Report: Fiat Chrysler CEO Marchionne ‘done’ in 2018 – Detroit Free Press
Sergio Marchionne is planning to retire as CEO of Fiat Chrysler Automobiles at the end of 2018 after completing a five-year plan unveiled earlier this year.
“I’ll undoubtedly do something else” after the end of 2018,” Marchionne told Bloomberg Businessweek. “I am not going to do any more turnarounds. I’m done; let some of the young punks do it.”
While Marchionne has said before that he plans to step down eventually his comments elevate the need for Fiat Chrysler to groom his successor. The automaker has not designated any clear finalists for the job.
John Elkann, chairman of Fiat, will continue to play an influential role. Elkann, 38, is the great-great-grandson of Fiat founder Giovanni Agnelli. He also is chairman of Exor, Fiat’s largest shareholder.
Marchionne, 62, resurrected Fiat about 10 years ago, then stepped forward to take control of Chrysler in the wake of its 2009 bankruptcy.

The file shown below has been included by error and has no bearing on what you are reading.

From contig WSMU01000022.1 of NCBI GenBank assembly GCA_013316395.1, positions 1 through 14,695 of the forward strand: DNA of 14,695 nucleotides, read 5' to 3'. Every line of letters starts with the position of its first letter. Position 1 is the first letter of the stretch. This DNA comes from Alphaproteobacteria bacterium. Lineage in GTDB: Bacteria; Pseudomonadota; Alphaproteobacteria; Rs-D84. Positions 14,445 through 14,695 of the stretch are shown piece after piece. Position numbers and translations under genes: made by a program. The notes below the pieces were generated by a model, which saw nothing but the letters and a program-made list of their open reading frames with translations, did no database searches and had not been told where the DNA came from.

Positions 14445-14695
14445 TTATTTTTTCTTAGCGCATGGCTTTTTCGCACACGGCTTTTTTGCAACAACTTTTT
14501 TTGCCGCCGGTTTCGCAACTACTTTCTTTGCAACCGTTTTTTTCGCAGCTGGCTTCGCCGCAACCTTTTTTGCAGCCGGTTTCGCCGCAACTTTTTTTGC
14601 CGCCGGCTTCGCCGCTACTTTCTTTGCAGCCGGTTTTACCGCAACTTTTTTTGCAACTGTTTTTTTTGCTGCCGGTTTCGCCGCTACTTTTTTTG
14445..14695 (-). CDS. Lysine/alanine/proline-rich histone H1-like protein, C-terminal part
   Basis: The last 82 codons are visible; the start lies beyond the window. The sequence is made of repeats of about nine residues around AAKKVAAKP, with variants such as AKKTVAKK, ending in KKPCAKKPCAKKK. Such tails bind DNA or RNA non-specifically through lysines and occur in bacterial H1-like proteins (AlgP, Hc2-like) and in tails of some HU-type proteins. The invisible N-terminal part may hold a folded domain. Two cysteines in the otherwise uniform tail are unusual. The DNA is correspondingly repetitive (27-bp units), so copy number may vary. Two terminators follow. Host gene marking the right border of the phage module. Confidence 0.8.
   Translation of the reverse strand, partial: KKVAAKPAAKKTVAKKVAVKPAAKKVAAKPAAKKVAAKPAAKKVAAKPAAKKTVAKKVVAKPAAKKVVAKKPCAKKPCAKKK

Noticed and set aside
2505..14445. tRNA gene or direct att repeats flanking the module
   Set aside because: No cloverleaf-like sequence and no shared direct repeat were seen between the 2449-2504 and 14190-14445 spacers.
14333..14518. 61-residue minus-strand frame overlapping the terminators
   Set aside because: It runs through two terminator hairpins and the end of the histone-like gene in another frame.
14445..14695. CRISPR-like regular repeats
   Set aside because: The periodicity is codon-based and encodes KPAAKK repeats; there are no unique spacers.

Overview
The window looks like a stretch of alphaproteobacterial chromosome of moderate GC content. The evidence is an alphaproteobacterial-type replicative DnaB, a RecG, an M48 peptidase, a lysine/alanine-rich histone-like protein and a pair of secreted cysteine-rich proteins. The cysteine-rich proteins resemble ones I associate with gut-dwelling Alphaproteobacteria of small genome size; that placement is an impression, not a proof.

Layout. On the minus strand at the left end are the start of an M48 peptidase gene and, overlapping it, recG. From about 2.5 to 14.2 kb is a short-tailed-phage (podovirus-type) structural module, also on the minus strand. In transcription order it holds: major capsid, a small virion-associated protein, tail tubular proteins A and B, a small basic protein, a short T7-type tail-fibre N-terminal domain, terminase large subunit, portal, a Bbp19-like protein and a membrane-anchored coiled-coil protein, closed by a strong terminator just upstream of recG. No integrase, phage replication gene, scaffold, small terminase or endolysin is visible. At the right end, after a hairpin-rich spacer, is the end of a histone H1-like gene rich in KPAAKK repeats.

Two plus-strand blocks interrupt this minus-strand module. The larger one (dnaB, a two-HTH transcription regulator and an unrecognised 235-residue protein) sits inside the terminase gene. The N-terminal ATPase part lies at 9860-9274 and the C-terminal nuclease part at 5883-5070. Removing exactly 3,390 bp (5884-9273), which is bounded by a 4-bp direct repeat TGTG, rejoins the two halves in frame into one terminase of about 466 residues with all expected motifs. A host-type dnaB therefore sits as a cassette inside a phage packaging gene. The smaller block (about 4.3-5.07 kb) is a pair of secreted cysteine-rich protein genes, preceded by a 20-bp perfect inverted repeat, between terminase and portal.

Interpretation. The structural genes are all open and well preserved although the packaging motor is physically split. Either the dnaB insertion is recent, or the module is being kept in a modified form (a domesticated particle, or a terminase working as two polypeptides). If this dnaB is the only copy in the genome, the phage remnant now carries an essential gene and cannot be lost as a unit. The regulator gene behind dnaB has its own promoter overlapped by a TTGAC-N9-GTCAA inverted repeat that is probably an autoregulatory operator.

At the time, most automotive analysts thought it would be nearly impossible to turn Chrysler around. But Marchionne has reinvigorated the company with an management team that consists of both Fiat and Chrysler executives. Today, Chrysler is profitable and is gaining market share in the U.S.
The merger of the two companies is complete and shares will begin trading Monday the New York Stock Exchange.
Marchionne’s said in May that a $70 billion, five-year plan for Fiat Chrysler would be his last turnaround.
“I am going to stay on through the plan. I want to make sure the plan gets delivered,” Marchionne said. “It’s not my first turnaround. It will be my last.”
“There are a number of things that the next CEO will do which are totally different from what I do,” Marchionne told Bloomberg. “The role as presently configured will have to be reconfigured.”
In 2010, Marchionne formed a 21-member Group Executive Council, including heads of the operating sectors and certain central functions. While any of those executives could emerge as CEO candidates, several are viewed viewed as strong candidates.
Alfredo Altavilla, COO for Europe, Africa and Middle East.
Reid Bigland, head of U.S. sales, CEO of Chrysler Canada and head of Alfa Romeo in North America.
Mike Manley, president and CEO of Jeep, COO of Asia Pacific region, lead executive for international operations.
Richard Palmer, chief financial officer.
Elkann’s influencecould grow. He joined Fiat’s board in 1997, when he was 21 and became vice chairman in 2003 after the heir apparent, Giovanni Alberto Agnelli, died. Exor, the family’s investment company, is expected to be the largest shareholder of Fiat Chrysler Automobiles.
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